Teachers to join the elite!

That is such a nice thing for our future PM to say! It does of course reflect a hard core sentiment he holds, which is that teachers are not the elite. As a Conservative he knows that bankers are the elite – that is why they are paid so much in bonuses for sophisticated gambling – so sophisticated that nobody can figure it out until after the crisis hits. There was an excellent program on television about Obama’s first year showing what bankers did to cause each economic crisis in the last century.

Back to teachers. Last week I talked about schools closing because of the snow and the lack of ‘true grit’ in schools. I was told off for that – by my daughter, who is a teacher! The point is that we allow schools to follow an ageing model with lots of holidays including a long one in the summer. In fact I noticed that in private schools, such as the one our future PM attended, the holidays are even longer. But then at Eton they wear bizarre uniforms which went out of fashion about 100 years ago. Real visionaries!

Personally I think teachers are the elite, as are nurses, social workers and lots of other people we under value. I have been a school governor for about 7 years at two different schools and I can only admire the effort of our teachers. Imagine having to try to motivate, educate, control and encourage a group of about 30 kids with short attention spans, better things to do than being stuck in a classroom and far better at any technology the teacher has to use.

Imagine having to do all this and complete the piles of paperwork pushed their way by the tax sucking ‘elite’. Imagine the fact that they are forced to close schools because health and safety regulations will kill them if some poor child slips and falls. It is ok to do so when sledding, but not at school of course. After all, a kid could catch an education at school.

We all know by now that education is central to the future success of our nation, so teachers should be valued. That does not mean I think that school holidays are not too long, or school days should not be lengthened or even that teachers should be paid more. I do think teachers should be respected and valued and nourished. Really no different from any other valued employee. And what happens in business when the employee is no longer valued – the employee must move on. As a former boss of mine said, moving on is often a great learning opportunity.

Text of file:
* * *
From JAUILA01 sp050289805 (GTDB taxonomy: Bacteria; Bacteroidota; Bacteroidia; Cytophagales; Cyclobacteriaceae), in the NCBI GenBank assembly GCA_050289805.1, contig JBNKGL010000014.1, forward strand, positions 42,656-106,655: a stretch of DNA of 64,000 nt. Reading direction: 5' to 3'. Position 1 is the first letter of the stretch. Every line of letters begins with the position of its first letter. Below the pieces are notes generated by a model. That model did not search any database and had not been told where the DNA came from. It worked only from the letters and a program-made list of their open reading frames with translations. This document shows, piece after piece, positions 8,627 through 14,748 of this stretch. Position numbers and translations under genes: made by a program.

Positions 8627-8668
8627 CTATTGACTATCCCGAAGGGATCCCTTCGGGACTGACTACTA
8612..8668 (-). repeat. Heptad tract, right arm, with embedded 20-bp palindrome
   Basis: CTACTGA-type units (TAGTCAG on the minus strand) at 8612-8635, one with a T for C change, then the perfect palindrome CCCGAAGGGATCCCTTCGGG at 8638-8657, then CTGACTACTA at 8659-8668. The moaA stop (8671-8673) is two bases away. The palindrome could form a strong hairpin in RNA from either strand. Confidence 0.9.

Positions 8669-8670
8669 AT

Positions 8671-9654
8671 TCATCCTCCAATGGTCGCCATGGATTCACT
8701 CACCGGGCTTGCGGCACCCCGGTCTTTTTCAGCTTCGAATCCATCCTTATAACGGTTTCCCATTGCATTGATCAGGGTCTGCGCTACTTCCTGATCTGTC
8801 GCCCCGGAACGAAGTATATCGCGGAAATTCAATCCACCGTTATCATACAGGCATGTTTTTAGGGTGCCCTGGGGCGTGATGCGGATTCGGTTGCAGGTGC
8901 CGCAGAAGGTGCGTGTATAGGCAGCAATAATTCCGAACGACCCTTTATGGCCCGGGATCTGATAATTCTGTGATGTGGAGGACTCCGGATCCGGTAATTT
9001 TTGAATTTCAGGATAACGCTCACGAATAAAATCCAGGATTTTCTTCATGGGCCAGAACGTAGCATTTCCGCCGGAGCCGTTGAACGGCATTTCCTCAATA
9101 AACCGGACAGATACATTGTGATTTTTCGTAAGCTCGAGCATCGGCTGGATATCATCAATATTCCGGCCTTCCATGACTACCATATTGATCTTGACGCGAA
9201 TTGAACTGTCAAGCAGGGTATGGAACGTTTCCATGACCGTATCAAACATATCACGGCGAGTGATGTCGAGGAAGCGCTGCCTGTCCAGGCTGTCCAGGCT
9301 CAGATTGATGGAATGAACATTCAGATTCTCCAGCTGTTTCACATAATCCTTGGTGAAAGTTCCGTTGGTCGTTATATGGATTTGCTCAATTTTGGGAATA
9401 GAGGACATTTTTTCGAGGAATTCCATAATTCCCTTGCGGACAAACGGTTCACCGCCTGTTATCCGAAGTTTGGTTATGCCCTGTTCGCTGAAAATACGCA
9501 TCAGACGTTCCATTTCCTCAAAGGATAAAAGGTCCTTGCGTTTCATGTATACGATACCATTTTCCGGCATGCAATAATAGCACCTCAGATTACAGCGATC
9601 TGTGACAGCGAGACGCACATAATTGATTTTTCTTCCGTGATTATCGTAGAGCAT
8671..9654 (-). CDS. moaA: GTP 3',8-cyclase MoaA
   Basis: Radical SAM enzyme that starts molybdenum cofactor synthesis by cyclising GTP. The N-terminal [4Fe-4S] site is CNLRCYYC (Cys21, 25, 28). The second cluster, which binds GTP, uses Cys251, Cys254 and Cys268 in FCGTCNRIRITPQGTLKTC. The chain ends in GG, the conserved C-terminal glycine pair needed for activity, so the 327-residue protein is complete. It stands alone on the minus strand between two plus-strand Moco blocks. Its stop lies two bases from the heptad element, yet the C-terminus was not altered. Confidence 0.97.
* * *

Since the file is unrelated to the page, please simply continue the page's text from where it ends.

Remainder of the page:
So Mr Cameron, I will put your comment on your ever increasing pile of stupid comments. Teachers are the elite just as the entrepreneur should see the employees of his or her company as the elite. Treating them as the elite will get push them to achieve better results. Putting silly values on them like we seem to do with silly bankers leads to problems.

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  1. A series of blogs on behalf of our country's four point three million business owners and managers on

    I like this discussion, as I do see teachers as an elite and in fact I believe DC really looks down on them. The fact we pay doctors more than teachers does not mean I place them in a higher position than teachers.
    Most teachers do a good or excellent job, but of course, as with an profession, there is room for improvment and there are weak links. If we stopped blaming them for our own inabilities to bring up our children (with the exception of you and I of course) and valuing them for the great skills they bring, I think motivation will increase as will interest in the profession.
    In the meantime I continue my work as a governor despite best efforts of my council to destroy what is left of education here and my oldest daughter started her first job in teaching having just completed her masters in English and teaching.
    Elite yes – valued no – DC same.
    Thanks for the comment

  2. Dirk

    I think you’re making exactly the same mistake as David Cameron in the use of the word elite.

    I think what he was attempting to articulate (poorly) is that teaching is not considered a high status profession such as medicine, law or even these days accounting. You don’t see many people aspiring to be teachers or advising their children to become a teacher. In this sense, teaching isn’t considered “elite”.

    I wholeheartedly agree that teaching is a difficult profession that requires dedication, hard work, patience, tenacity and a range of skills I simply do not possess. Teachers should be valued, nurtured and developed but this isn’t the same thing as saying that their profession is elite.

    It’s interesting that “the market” hasn’t solved the problem of a generally low quality level of teachers. Teachers are paid considerably more than I, work fewer hours, have longer holidays, and have less training and education than is required for my job. Newly minted graduates can earn considerably more in teaching (and sooner) than in most graduate training programmes, yet the number of high quality applications to teaching has hardly been affected. Why?

    Ultimately I think Mr Cameron is correct. Teaching needs to be made into a “status” profession, which is an incredibly difficult task. I’m not sure how it could be achieved and I wouldn’t make it central to any education policy if I were in government.

    On a related matter, I also think it’s right that higher standards should be introduced for PGCE programmes. Why are we allowing people who got a third from a poor quality programme into the teaching profession? If you want to make it an elite/status profession then you need to raise the standards so that only the best can be teachers! The government should only be paying for the very best graduates to be trained as teachers.